by Jim Beers


(*Veterinarians that is.)

31 May 2011, Page 2 of the Saint Paul Pioneer Press:

“Hepatitis C cousin found in dogs”.

“Some of them (infected with the virus) will suffer cirrhosis, liver cancer, and even death.”

“Hepatitis C belongs to an entirely different virus family that includes diseases like West Nile fever and yellow fever.”

“Identifying the species reservoir of hepatitis C – one of the most common and deadly of all viruses – has been something of a holy grail in studies of viral evolution.”

“Scientists have gotten an important clue, finding a close relative in an unexpected host: dogs.”

“They swabbed the noses of dogs sick with respiratory disease and searched for viruses”. They “found that six of nine dogs in one outbreak and three of five in another shared the same unknown virus”, “closely related to the hepatitis C virus.”


If dogs transmit it, what about wolves and coyotes? Aren’t wolves “just big dogs” according to the recently retired federal wolf program coordinator?

Can’t wolves or coyotes carry the virus and transmit it to domestic dogs? Is it transmitted in saliva? Is it transmitted when an infected wolf or coyote sneezes into a kennel or on a kennel fence as they threaten a dog? Can an infected wolf sneeze on a stick or old bone and leave the virus for a sniffing dog to pick up? For how long? Is it transmitted to a dog on an object mouthed recently by an infected wolf or coyote? Can it be transmitted in a bite? Should rural dogs be allowed in the house? In the kids’ beds? Should kids be allowed to “love” dogs or get licked by dogs? Can sneezing dogs spread deadly viruses in homes? Is it therefore still prohibited to suggest that wolf presence should be a local matter to be decided by local citizens and that wolf numbers should be determined based on human health hazards and not on idealistic urban dreams that scientists are being paid to fulfill?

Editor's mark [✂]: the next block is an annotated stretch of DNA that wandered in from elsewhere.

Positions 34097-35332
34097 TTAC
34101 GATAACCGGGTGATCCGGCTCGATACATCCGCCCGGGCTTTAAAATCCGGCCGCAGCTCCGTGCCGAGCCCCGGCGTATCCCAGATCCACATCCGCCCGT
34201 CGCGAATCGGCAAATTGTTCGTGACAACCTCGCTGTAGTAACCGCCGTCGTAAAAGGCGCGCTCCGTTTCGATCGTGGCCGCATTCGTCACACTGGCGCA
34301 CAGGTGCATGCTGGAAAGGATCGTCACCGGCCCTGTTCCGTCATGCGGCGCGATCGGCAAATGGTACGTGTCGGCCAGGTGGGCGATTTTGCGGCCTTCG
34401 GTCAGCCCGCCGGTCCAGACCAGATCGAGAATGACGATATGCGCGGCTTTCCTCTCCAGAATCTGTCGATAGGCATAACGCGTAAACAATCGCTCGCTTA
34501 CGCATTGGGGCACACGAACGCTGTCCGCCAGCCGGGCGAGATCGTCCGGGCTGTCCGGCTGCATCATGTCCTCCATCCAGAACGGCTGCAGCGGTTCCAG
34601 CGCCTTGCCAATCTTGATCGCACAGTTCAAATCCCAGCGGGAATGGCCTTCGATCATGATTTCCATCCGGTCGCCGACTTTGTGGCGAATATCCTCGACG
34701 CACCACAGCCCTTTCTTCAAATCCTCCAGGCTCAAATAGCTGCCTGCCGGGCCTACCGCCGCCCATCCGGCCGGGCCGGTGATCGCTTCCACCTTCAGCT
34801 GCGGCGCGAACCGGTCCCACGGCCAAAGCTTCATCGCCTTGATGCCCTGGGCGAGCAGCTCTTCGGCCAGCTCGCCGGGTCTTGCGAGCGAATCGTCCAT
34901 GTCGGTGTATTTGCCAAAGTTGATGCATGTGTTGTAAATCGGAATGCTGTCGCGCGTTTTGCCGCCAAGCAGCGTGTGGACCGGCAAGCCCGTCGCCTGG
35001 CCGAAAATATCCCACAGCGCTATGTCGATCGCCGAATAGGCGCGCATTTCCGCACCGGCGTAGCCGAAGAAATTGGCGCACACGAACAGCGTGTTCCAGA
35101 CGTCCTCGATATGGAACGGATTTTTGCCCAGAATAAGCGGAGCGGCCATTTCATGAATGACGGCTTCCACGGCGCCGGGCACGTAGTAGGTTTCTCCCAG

The foregoing questions and many more apply to the 30+ diseases and infections carried and spread by wolves. None of them were even mentioned, much less answered in the federal wolf introduction documents. Even worse, all of THE State Wildlife Veterinarians and State Agricultural Veterinarians have been AWOL on this very important veterinary matter for decades. Add to this the almost total absence of any private Veterinarians commenting on wolves as disease vectors and we see one more degenerating sector of American society.

I could take cheap shots about vet schools being in the pay of governments or grinding out radical graduates that want to “love” and “protect” animals as if they were human, but what do I know? I could speculate about private vet practices being very competitive and being in jeopardy if customers thought the Dr.” so & so” was “anti-wolf” or “pro-trapping”: vets have families to raise as I once did. THE State Vets, be they “wildlife vets” or “livestock vets” are bureaucrats: politically incorrect actions, like my “whistle-blowing”, have nasty consequences as I found out. Besides, they just found out about this hepatitis C virus, didn’t they?

Over twenty years ago the federal government began dumping and protecting wolves in three corners (they have saved the Northeast Progressive Citizen Prey Base for last) of the nation and in four disparate locations. Clearly the intent and result will be wolves in every state eventually.